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Wicked Money Family producer Swiff Tha Gift shares what inspires his music

Producer making noise from Indianapolis to Atlanta

Recently signed producer Swiff Tha Gift is an Indianapolis native making his way in Atlanta. As Swiff works alongside Grammy-nominated producer ATL Jacob and the Wicked Money Family record label, his skills and talent are being crafted and developed to new levels.


Swiff spoke with rolling out about his love for music, and what makes a good producer.


Where did your love for music come from?

Just growing up around my dad. He made music as well and taught himself how to play the guitar and the piano. He also played in church. At first, I was just an artist. At that time, probably around 6 years old I wrote my first rap. Years later, I started dibbling and dabbling with his keyboard. While he’d be making music, I’d go over there and try to test all the keys. He died when I was 14 years old, and he left me his keyboard. From that point, that’s when I turned into the producer and I was selling beats to literally everybody in the school or around the neighborhood and the city. So [I] kind of started there, like my dad. I also knew this producer named Pyro, and she was a female producer. She mentored me as an artist and taught me how to count the bars and she was making beats, and I [would] be over there just soaking up everything.


What’s one of the biggest things you’ve learned over the course of your career?

Build with an artist rather than selling beats to people. You can sell beats to somebody, and they go off and do their own thing with it and they’re just playing it for their homeboys. Maybe that’s the quality of the music and it only needs to go there. But then if you build with artists, and they allow you to produce them, I feel like you get better results because now we’re kind of using our brains together to create a record and it comes out better. Now it has the potential to do something amazing. Sometimes, I feel like artists need to let producers produce and I feel like it helps the songs out much more.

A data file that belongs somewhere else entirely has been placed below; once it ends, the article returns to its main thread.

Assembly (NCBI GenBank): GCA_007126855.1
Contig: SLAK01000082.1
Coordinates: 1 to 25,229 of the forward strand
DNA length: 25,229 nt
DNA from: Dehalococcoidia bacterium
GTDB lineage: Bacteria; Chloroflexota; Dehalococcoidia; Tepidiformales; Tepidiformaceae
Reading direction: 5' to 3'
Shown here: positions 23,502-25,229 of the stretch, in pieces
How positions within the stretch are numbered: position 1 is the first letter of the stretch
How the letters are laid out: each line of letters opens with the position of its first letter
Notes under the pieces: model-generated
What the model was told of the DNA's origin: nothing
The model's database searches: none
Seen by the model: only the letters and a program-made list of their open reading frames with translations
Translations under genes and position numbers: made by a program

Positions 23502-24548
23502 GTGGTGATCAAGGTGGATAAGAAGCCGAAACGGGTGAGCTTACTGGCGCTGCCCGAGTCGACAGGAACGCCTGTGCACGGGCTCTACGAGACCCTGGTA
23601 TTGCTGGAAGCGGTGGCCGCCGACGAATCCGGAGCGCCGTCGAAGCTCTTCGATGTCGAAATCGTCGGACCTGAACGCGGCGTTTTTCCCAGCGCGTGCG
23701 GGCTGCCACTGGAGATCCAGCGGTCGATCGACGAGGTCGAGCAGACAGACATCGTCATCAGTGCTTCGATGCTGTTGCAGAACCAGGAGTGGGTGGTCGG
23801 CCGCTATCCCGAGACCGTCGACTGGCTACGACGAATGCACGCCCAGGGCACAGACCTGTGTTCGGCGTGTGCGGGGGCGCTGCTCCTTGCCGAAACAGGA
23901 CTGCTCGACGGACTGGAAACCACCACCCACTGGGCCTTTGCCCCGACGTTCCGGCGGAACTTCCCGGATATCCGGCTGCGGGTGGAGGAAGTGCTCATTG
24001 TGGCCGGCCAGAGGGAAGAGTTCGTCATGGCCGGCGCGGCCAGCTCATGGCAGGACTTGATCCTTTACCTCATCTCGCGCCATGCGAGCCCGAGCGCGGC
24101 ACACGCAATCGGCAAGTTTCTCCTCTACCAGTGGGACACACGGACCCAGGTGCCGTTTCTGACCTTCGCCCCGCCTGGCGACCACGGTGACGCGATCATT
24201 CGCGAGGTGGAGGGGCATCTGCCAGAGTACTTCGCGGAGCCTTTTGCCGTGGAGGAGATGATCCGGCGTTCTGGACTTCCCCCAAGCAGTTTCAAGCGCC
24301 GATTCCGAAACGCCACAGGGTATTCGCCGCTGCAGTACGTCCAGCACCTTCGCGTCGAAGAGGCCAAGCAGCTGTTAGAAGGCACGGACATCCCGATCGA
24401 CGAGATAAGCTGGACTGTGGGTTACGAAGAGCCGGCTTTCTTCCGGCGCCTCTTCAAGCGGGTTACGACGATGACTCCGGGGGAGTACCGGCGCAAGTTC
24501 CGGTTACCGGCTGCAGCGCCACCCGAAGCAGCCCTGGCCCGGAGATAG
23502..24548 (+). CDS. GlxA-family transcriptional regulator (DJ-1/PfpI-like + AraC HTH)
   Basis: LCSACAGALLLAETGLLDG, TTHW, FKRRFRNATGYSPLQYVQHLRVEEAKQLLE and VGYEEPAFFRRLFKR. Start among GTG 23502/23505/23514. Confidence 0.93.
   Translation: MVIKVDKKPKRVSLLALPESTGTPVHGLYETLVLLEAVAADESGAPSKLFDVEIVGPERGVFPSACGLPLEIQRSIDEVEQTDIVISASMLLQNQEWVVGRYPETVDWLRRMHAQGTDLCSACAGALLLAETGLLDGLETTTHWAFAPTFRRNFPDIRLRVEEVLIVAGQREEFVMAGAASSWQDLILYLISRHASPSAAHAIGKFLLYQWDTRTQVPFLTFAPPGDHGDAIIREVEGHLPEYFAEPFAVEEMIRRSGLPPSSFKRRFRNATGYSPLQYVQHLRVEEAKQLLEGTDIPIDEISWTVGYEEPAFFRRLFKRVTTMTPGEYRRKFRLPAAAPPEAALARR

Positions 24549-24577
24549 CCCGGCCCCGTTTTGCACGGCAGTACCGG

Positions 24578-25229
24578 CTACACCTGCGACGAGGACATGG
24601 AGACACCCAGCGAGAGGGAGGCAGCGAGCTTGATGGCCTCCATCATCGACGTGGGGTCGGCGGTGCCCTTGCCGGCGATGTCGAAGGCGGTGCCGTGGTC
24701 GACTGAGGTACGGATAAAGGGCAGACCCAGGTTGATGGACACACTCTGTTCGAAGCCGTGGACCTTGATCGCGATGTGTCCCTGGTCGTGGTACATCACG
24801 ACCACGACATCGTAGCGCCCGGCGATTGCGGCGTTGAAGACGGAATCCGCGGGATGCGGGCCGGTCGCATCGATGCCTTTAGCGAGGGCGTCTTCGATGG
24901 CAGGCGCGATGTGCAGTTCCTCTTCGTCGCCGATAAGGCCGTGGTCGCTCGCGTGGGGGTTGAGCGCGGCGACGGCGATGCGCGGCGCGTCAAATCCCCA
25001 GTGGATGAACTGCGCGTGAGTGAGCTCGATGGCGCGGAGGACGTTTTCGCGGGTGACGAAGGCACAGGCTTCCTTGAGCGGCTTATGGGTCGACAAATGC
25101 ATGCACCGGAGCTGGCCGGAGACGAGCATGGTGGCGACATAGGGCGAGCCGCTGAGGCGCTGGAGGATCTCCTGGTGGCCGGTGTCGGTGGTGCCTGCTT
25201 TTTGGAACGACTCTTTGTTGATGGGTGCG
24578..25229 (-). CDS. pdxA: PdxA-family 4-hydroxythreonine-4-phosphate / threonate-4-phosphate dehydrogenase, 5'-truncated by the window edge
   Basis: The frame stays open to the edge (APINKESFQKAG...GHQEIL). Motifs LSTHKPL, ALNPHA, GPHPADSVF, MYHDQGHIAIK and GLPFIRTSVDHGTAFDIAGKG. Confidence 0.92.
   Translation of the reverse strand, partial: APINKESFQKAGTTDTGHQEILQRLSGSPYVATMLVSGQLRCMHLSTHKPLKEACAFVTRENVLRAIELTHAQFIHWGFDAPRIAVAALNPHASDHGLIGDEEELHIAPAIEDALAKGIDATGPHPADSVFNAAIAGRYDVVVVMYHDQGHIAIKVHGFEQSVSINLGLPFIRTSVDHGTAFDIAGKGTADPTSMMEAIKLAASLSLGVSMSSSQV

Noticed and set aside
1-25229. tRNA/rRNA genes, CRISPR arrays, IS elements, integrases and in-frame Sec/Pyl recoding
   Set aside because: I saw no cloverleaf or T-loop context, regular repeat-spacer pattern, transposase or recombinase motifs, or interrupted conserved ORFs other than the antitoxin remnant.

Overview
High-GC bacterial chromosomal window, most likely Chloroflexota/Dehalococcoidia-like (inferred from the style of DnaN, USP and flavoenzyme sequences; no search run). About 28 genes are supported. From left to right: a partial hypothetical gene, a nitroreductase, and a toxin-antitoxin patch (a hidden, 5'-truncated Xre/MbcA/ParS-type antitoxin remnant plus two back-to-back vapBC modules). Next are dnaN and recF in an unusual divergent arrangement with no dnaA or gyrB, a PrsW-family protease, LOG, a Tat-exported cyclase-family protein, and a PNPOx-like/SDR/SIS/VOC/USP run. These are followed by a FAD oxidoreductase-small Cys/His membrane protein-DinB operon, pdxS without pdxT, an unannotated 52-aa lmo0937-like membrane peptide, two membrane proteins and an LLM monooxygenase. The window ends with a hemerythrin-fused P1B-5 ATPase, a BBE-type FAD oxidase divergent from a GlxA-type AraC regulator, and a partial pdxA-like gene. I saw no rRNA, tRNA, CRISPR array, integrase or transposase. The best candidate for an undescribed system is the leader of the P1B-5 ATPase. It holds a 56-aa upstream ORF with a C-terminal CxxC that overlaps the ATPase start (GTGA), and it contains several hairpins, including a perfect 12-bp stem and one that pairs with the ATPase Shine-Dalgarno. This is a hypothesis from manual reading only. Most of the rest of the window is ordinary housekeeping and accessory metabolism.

What do you think makes a good producer?

You have to have range. Don’t be in a box and be open-minded. Don’t be scared to play the stuff that you don’t think they’d like because that may be the one. Lil Wayne told a producer “play me something that you think I wouldn’t get on.” And he ended up using it. I would just say don’t be afraid to play the stuff you think they won’t like. Don’t just go for the typical Future beat. You wouldn’t think that Future would rap on “Wait For U” because that’s not his typical beat. But he did it, and that’s a massive hit.

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